Phyllis Richardson on Amis at the Garrick Club & the Huntington
[excerpted from the Los Angeles Times Book Review, 4 June 2000]
I was pleasantly surprised to receive an invitation to attend a party at the Garrick club, near Covent Garden in London; surprised because the Garrick, founded in 1831 by "a group of literary gentlemen," is renowned for its refusal to allow women members and, as an American woman, I have to confess to feeling a certain amount of frisson at being admitted into the sanctuary of that curious anachronism, the Upper Class British Male club.
The event was the launch party for the publication of the letters of the late Sir Kingsley Amis, and I found myself in good company, among such formidable women as Lady Kilmarnock and the novelist Elizabeth Jane Howard, Kingsley's first and second wives, respectively, as well as a number of fairly reputable male writers. Martin Amis, Ian McEwan and William Boyd all turned up in jacket and tie (required at the Garrick) to toast the efforts of Professor Zachary Leader in bringing the epistolary collection of one of England's most influential postwar novelists into print.
A professor of English at the University of Surrey Roehampton, England, Leader is an American who has lived and taught in the United Kingdom for the last 30 years (and still no trace of a British accent). . . .
As we sipped white wine in the Morning Room, talk was not only of this achievement but of another resounding success: Leader's organization of the recent conference on the British novel which was held not in the fold of Kingsley's favorite dimly lit club but in the airy halls of the Huntington Library in Pasadena. Like many students of British literature, Leader was compelled during his own research to take up residence near the Huntington to complete his study of the Amis papers, for the Huntington has in its collections not only the 600-year-old Ellesmere Chaucer and several priceless editions of Shakespeare but also the letters and, as of three years ago, the library of Kingsley Amis. . . .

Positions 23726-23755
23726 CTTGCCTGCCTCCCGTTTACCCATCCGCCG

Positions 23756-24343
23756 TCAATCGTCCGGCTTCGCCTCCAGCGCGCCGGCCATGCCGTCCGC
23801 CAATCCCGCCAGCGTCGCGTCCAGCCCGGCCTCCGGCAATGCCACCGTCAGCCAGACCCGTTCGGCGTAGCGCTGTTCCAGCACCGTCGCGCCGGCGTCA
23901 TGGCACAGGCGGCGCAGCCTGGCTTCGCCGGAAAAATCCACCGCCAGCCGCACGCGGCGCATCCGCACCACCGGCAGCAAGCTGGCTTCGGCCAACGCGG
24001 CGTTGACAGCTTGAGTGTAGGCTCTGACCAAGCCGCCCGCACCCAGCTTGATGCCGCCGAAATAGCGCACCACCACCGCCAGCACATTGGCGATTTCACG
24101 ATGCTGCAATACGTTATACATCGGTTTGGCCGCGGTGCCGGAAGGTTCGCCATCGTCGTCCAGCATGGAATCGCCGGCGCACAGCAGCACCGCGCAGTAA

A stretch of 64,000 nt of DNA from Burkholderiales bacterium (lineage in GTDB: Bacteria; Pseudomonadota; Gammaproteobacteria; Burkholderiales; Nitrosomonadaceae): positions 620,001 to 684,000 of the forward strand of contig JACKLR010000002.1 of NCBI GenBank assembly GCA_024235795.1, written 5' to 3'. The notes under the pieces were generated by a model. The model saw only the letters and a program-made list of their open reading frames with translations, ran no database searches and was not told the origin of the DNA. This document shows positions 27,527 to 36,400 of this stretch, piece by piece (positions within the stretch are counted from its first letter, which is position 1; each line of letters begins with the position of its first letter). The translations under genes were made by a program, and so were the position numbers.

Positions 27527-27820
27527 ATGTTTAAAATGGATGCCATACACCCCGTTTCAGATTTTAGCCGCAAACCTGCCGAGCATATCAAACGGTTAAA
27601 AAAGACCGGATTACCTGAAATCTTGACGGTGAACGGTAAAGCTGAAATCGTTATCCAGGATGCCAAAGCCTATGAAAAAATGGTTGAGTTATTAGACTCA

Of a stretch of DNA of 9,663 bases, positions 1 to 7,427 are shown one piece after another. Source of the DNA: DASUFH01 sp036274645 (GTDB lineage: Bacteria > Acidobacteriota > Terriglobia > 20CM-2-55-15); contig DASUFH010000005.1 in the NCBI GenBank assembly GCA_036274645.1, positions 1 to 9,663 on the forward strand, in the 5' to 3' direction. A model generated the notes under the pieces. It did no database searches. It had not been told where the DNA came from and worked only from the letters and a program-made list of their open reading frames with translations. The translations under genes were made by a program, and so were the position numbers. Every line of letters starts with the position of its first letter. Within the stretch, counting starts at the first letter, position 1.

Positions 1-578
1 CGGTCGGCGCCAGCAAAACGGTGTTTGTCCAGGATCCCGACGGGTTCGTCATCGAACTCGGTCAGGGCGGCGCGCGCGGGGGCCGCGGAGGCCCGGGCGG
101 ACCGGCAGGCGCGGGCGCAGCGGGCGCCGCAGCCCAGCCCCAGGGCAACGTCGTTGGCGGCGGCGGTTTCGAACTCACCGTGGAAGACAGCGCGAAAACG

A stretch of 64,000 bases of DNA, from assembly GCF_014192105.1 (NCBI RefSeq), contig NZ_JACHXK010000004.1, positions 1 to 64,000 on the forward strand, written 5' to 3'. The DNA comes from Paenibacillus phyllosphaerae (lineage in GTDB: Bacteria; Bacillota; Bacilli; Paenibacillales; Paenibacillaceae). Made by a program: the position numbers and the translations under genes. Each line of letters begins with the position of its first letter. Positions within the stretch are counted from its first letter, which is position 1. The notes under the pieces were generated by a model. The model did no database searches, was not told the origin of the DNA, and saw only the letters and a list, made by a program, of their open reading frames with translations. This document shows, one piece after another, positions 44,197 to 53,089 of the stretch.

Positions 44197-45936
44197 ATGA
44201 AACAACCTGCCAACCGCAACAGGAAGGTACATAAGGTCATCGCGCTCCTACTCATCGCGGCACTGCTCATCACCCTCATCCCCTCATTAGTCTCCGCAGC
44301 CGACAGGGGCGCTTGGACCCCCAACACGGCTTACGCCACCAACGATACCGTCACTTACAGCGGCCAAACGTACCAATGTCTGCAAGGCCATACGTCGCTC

So it was no accident that "The Novel in Britain, 1950-2000" took place in Pasadena and that some of the biggest names in British fiction and criticism were there to discuss the achievements and the fate of the genre. What was somewhat unusual for this scholarly conference, according to Robert Ritchie, director of research at the Huntington, was the participation of the authors themselves. Martin Amis, McEwan and Hilary Mantel all read from works in progress. Mantel's reading was dubbed "electrifying" by one panelist; her work, "Fludd: A Novel," is just now being published in the United States by Henry Holt to excellent reviews.
Talks ranged from Christopher Hitchens' "Reactionary Humor" and Christopher Ricks' "The Shakespeare Inheritance" to the more modern theme of "Lad Lit," as discussed by Elaine Showalter. John Sutherland, professor of English at Caltech and University College London, and Lindsay Duguid, fiction editor of the (London) Times Literary Supplement, spoke on the current British fiction market. As Duguid pointed out, the range of topics has to do with the varied nature of the British novel itself. "There is no consensus about it, unlike with the American novel. I'm quite patriotic about it, that it comes from a small place and does not attempt to encompass the world and yet has an appeal to people on the other side of the world."
It was probably no surprise that a much different point of view and some of the most pot-stirring comments came from Kingsley's son, whose memoir, Experience, was published in the U.K. within a few weeks of the 1,200-page volume of his father's correspondence. No stranger to controversy, Amis has commented that as a writer in the current multicultural, sexually revolutionized, globalized climate, "The project is to become an American novelist." He has not, of course, but he continued the theme to general amusement by declaring "the dying out of the Jewish American novel" as written by the likes of Saul Bellow and Philip Roth and seeing for himself a career opportunity in the void. . . .